Wednesday, July 10, 2019

The Missing Piece

* With the opposition KMT expected to produce a presidential nominee by July 14, the media attention quickly turns to Taipei Mayor Ko Wen-je, who has hinted repeatedly at running for the 2020 race but has yet made up his mind. The ETRC Group believes Ko WILL run for president in 2020 and will declare his candidacy, at the latest, by early August.

* Ko is fully aware that his shot at the top political job in Taiwan is now, not four years later when a new generation of political leaders, among other, Taiyuan Mayor Cheng Wen-tseng (DPP) and New Taipei Mayor Ho Yue-i (KMT), could be in line to challenge the presidency. Prospects are not particularly bright for Ko if he waits until 2024.

* If he does declare his candidacy, Ko will be confronted with a difficult choice: whether he would run as an independent (an islandwide write-in campaign required), or he would join a political party and be its nominee. The People First Party (PFP), or former Taiwan Provincial Governor James Soong's party, may be the most likely option.

* Becoming the PFP's presidential nominee is a double-edged sword for Ko politically. While it would save him the time and trouble of launching a write-in campaign, Ko would have to "inherit" the party's political liability. Furthermore, it may turn off voters since Ko would lose the appeal as an independent not embroiled in Taiwan's highly confrontational partisan politics. Therefore, as we believe Ko has made up his mind to run, he does not appear set on "how" to operationalize his plans. The next two weeks will be the key.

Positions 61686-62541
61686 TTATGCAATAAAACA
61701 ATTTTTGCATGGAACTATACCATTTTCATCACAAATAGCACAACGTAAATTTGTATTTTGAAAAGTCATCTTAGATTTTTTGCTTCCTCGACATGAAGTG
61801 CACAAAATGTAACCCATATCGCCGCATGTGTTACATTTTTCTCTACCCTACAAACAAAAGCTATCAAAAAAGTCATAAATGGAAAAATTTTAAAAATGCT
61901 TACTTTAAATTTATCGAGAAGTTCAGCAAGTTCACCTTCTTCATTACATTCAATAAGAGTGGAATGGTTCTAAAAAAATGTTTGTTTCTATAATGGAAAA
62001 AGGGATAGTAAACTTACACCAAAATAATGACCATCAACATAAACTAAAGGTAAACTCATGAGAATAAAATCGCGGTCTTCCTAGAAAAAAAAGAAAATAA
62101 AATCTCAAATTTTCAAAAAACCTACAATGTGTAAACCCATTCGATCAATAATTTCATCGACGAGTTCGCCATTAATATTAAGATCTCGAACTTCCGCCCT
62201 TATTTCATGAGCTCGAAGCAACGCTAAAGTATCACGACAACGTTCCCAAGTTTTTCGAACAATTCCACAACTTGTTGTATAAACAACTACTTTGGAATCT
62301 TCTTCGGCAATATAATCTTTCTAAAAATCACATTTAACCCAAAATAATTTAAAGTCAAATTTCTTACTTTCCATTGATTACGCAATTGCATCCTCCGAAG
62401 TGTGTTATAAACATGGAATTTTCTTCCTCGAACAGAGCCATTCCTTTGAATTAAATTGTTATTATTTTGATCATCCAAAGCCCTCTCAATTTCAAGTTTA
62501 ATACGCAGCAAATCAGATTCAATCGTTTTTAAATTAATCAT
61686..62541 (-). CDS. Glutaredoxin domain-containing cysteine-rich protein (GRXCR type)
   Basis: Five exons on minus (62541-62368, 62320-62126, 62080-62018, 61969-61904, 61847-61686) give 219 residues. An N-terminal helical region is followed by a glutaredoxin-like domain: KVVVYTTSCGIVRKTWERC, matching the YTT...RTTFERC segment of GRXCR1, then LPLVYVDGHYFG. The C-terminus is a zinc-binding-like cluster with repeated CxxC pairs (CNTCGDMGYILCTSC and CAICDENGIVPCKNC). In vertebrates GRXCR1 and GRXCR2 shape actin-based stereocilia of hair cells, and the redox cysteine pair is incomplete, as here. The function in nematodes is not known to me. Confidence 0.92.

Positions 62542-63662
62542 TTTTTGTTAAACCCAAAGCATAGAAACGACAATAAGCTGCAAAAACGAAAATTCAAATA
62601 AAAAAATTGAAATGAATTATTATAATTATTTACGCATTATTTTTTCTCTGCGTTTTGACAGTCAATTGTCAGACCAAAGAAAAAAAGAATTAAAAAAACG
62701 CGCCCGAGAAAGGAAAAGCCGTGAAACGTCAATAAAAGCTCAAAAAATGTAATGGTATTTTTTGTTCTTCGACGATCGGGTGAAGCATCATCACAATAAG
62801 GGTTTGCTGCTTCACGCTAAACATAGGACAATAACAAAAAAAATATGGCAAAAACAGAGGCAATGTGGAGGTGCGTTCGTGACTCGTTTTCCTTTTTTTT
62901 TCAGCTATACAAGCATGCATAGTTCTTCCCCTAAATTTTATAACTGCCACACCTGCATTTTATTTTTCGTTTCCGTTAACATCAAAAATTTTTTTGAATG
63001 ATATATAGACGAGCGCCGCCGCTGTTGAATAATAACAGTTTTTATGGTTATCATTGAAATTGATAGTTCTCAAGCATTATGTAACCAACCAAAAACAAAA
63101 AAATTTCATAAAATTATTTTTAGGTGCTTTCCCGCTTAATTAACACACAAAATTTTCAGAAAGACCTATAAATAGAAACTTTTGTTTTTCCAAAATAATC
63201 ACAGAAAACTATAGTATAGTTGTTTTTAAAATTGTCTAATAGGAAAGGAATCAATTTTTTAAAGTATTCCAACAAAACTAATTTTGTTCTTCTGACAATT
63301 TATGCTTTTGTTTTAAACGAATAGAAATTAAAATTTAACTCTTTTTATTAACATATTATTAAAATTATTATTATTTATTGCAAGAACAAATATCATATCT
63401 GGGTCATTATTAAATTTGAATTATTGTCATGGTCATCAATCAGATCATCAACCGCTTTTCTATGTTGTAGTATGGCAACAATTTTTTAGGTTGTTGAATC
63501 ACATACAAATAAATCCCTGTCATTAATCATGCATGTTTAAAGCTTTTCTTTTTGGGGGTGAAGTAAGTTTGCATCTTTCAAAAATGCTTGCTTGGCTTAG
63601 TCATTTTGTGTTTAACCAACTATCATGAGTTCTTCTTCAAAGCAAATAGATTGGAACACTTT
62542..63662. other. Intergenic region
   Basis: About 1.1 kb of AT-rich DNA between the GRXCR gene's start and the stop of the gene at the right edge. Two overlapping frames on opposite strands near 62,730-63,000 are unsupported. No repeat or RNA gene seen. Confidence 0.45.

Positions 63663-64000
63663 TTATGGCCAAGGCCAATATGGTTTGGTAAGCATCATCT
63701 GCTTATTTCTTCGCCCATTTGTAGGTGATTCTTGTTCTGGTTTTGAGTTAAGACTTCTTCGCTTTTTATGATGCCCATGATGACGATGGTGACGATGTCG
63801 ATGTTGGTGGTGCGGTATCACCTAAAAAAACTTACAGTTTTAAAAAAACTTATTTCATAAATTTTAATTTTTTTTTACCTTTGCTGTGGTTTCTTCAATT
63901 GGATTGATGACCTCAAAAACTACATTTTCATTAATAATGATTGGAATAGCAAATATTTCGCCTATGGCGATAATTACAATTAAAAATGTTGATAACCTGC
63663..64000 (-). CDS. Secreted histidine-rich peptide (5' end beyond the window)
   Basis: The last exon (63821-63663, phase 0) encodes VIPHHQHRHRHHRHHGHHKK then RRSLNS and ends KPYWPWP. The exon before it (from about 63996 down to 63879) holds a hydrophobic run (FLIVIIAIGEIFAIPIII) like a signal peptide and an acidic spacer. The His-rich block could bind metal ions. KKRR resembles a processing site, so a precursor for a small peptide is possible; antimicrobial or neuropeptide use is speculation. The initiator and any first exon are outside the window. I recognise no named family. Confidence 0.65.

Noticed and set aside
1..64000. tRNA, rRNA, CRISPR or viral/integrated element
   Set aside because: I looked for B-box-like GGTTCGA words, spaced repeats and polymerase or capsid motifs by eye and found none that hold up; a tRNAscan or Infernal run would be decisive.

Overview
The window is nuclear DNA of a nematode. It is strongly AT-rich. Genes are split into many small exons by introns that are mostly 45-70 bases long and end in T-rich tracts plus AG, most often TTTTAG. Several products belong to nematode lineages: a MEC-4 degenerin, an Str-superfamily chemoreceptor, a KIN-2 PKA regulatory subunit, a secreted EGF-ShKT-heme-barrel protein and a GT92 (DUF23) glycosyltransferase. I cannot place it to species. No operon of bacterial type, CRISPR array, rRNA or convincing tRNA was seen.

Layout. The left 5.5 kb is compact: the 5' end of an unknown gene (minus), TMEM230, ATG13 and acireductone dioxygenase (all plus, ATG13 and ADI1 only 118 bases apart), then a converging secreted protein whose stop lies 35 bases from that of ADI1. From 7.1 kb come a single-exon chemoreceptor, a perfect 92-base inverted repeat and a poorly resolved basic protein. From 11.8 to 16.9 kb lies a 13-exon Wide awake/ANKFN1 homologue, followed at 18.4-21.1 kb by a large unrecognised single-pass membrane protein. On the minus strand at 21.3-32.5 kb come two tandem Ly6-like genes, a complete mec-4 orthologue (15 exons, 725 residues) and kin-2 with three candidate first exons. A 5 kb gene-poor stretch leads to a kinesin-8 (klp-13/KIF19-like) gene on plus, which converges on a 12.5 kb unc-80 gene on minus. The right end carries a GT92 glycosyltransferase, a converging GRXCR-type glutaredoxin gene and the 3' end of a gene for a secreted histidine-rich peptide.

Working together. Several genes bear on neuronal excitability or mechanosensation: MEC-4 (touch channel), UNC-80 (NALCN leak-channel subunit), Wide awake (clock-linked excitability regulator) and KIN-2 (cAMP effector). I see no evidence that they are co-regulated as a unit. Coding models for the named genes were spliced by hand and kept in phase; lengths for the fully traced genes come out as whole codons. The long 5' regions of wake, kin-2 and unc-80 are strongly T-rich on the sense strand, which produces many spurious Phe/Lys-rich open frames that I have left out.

Friday, July 5, 2019

It's now a 100-meter dash...

* The KMT enters into the final phase of its presidential primary next week when public opinion polls will be carried out during 7/8-8/14. The winner will be confirmed and announced on July 15.

* Kaohsiung Mayor Han Kuo-yu and the ex-chairman of the Foxconn Group, Terry Gou, remain the frontrunners, though the margin has been narrowing in recent days. It is now essential a toss-up, and either Han or Gou could wind up winning the nomination.

*  The real challenge for the KMT, however, will begin after the nomination. The party has always had problems uniting the different factions and personalities after a fiercely contested race. Ever since the James Soong-Lien Chan rivalry in 2000, the KMT has been its worst enemy, and intra-party unity has been an elusive goal that causes its demise in races, big or small. One would think the party has learned from its past mistakes, but there's no indication that anything is different this time around.

* Forging party unity is a priority, and it will be the difference in the January 11, 2020, showdown with the ruling DPP's Tsai Ing-wen. The polls won't open for another six months, and that's more than a lifetime in Taiwan's fast-food political culture. No matter who wins the KMT nomination, the campaign will be heated and emotion-laden, with the results impacting the island's future beyond 2024.